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Plans for the group were first debated at a finance, strategy and development committee meeting on March 14, and approved after a fractious debate at yesterday's full council meeting.
The group would comprise Mayor Dave Cull, deputy mayor Cr Chris Staynes, acting chief executive Athol Stephens finance, strategy and development committee chairman Cr Syd Brown and his deputy, Cr Richard Thompson.
Members would not have decision-making powers, but act as a conduit between the wider council and the CCOs, such as when the need arose to discuss commercially sensitive matters at short notice, a staff report said.
Speaking at yesterday's meeting, Mr Cull said he had - following a request at the March 14 meeting - agreed to consider allowing other councillors to also attend the group's meetings, without speaking rights.
However, advice from Dunedin City Holdings Ltd and CCO staff was that a larger group at meetings could stifle "full and frank" discussion, making the meetings "pointless", he said.
He was therefore of the view the new group should remain limited to those already named.
That prompted protests from Crs Lee Vandervis, who labelled the move "anti-democratic" and the group "a political cabal" designed to prevent some councillors - including himself and Fliss Butcher - from asking questions.
"The only reason for the existence of this political group was to be politically selective about who is allowed to speak to our CCO [staff].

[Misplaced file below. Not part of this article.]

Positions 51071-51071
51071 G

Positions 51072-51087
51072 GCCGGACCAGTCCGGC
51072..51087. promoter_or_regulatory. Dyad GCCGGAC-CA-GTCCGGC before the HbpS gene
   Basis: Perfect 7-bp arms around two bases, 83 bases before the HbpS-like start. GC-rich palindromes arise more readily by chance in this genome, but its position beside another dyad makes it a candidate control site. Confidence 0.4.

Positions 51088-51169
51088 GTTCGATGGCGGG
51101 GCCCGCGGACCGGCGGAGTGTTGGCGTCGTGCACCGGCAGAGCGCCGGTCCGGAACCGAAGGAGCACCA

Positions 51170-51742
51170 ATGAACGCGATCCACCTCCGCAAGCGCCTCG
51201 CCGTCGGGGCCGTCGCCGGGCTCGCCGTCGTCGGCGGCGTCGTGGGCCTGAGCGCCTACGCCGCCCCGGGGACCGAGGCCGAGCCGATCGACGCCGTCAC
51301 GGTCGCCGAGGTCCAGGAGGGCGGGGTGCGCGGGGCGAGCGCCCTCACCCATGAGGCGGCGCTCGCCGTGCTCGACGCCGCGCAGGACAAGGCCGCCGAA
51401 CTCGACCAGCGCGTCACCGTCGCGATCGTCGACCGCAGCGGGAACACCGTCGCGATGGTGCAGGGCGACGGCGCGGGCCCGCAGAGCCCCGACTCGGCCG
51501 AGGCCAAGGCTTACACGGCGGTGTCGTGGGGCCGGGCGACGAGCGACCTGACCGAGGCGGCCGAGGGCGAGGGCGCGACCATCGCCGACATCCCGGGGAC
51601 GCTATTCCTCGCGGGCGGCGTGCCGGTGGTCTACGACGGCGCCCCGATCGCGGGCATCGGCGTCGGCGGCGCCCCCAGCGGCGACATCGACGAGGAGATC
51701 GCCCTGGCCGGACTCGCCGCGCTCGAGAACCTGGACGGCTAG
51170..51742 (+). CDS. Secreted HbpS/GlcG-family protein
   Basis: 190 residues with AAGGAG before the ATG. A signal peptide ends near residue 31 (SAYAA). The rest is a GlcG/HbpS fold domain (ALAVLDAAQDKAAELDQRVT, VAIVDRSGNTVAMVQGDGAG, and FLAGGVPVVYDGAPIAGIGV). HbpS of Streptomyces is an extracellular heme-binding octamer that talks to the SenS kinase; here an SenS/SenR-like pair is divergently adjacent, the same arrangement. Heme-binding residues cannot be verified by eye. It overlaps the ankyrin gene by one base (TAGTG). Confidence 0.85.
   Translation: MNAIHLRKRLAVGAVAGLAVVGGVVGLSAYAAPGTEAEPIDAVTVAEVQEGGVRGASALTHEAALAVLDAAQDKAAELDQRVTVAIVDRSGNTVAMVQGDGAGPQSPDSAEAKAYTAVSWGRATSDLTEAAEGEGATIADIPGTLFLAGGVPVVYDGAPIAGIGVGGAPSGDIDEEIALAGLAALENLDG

"I think it's vital we vote this out and vote democracy in," he said.
Cr Fliss Butcher also criticised the restrictions as "disgusting", saying councillors were all elected equally.
"I think this is an absolutely undemocratic thing to do," she said.
"I do not see any reason why those of us who have been elected to represent the people of this city . . . can not be there to listen."
Mr Cull said any councillor remained free to question any CCO staff member outside the meetings, but the selection process for the group was based on council positions - not individual personalities.
Involving all councillors, while it might "appear ideal", would have been unworkable, he said.
The group won support from Cr Thompson, who said that far from taking something away from councillors, the new group would only add to processes already available to scrutinise CCOs.
"It does not change in any way whatsoever the access councillors currently have," he said.
Councillors voted 8-3 to establish the group, with Crs Butcher, Vandervis and Teresa Stevenson opposed.
Crs Paul Hudson, the DCHL chairman, and Kate Wilson, a director of Taieri Gorge Ltd, both withdrew from the vote.